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Connexions on the Creative Commons
Fine grained learning objects? Check. Separation of content from presentation via XML? Check. Storage in a repository? Check. Open Source tools? Check. Free content? Check. Collaborative content development? Check. Standard compliant? kind of. So what is new about Rice University's Connexions? Its all of these things in one well funded project.
Borne out of one lecturer's frustration with the disconnected and often redundant nature of traditional textbooks, Connexions' goals probably reads like an educators' dream of what learning technology should do: A one stop shop for small bits of content, free to use, combine, modify and add to, with proper persistence and author attribution and control combined with tools that are just there. Though the technological solutions brought to bear on the problem by the project are hardly original, the combination of everything and the focus on content could represent a bit of a challenge for established learning technologies.
What the Connexions project specifically aims to deliver is a respository of learning objects and a set of open source tools to author, combine and navigate them. The repository is based on a home-grown XML application --cnxML-- which, though DTD based, can be combined with other XML dialects. At present, that's MathML and another homegrown educational testing language, QML. The tools developed so far include a content navigation toolbar for browsers ('Roadmap') and a Course Composer. As the name implies, Connexions will develop more tools to establish connections between 'modules' (i.e. learning objects). Envisaged are 'lenses' that focus on particular concepts, kinds of content, degrees of popularity or stages of post-publishing peer review of content.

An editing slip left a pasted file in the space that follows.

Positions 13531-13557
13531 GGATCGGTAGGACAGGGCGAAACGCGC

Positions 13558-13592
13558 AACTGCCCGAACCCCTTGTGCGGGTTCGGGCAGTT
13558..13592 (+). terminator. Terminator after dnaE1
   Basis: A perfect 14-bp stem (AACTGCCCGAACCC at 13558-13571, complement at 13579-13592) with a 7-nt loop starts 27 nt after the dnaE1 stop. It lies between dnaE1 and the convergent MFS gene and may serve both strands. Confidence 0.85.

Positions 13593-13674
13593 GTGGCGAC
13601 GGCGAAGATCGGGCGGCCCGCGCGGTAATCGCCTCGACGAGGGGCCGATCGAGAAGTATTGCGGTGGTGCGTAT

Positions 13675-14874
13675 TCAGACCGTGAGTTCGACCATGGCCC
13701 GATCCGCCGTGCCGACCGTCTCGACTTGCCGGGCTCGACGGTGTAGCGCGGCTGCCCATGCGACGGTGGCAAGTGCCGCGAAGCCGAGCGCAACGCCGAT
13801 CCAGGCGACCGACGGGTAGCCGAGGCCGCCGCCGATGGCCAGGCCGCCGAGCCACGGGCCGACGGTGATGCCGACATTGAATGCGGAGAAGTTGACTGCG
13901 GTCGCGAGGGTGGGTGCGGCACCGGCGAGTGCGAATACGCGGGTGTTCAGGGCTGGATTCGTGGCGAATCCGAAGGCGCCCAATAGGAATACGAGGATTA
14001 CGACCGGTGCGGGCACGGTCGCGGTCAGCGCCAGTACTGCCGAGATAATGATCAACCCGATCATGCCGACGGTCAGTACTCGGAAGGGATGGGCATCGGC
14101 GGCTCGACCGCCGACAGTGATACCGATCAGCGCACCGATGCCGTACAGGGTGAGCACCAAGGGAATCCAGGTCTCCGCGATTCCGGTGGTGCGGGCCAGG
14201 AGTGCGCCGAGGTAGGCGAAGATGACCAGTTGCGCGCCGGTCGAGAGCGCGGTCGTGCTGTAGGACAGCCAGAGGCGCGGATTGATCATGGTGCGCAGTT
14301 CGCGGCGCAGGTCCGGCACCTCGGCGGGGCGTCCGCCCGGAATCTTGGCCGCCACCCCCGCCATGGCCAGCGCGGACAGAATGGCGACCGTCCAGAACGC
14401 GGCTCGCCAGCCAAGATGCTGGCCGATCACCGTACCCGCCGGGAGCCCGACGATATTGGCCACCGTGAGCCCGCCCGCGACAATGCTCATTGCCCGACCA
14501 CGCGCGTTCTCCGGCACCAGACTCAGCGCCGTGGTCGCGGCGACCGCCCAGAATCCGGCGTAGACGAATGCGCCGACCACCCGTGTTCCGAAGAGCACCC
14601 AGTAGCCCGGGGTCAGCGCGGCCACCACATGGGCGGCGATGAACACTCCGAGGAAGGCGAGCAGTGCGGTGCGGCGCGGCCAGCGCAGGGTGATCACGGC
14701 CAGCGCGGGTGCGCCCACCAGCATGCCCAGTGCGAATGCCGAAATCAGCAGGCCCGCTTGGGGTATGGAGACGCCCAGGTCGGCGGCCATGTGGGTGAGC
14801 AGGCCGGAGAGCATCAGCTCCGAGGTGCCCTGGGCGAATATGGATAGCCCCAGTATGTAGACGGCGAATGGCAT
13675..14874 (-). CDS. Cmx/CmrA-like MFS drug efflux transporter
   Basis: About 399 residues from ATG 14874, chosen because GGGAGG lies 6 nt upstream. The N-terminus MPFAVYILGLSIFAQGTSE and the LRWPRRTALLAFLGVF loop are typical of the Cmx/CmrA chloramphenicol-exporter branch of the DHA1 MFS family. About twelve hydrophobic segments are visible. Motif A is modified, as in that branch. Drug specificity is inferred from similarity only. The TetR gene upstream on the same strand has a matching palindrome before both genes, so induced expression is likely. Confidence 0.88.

More important than the specific technologies is the model of collaborative development. Like, for example, MIT's OCW, Connexions' content is freely accessible over the web. The difference is that the system has been designed from the ground up to also facilitate colloborative course content development. Authors can submit modules, and license it with the Connexions Open Content License, which basically states that "... anyone may freely use or modify the content, including commercially, as long as the original source is credited, and as long as the resulting materials carry the same license as the Connexions content." The content itself is authored and stored in a development group- even if the group consists of just the one author with editing privileges. Any modification to a published module will have to be done either by the original author, or by someone else publishing the modified module under combined names- unless the original author objects to the use of his/her name. The whole scheme uses the set of licences of the recently launched Creative Commons initiative.
While undoubtedly a very valuable idea, the big question with any of these initiatives is whether they'll have a chance of taking off. On the technological side, the home grown XML formats smack a little of reinventing the wheel, and creating unnecessary barriers to interoperability. On the plus side, translating the content to, say, IMS formats ought to be possible with some XSL transformations and there is already a move to make relevant parts of the system OKI compliant. Also, since the whole thing is open source, one of the primary aims of interoperability standards --avoiding vendor lock-in-- is not an issue. Particularly since the project looks well funded enough by Rice, HP and The William and Flora Hewlett Foundation to not just leave users stranded. The really crucial point will be whether enough early adopting authors will take to the content licences.
More information is available from the Connexions website.
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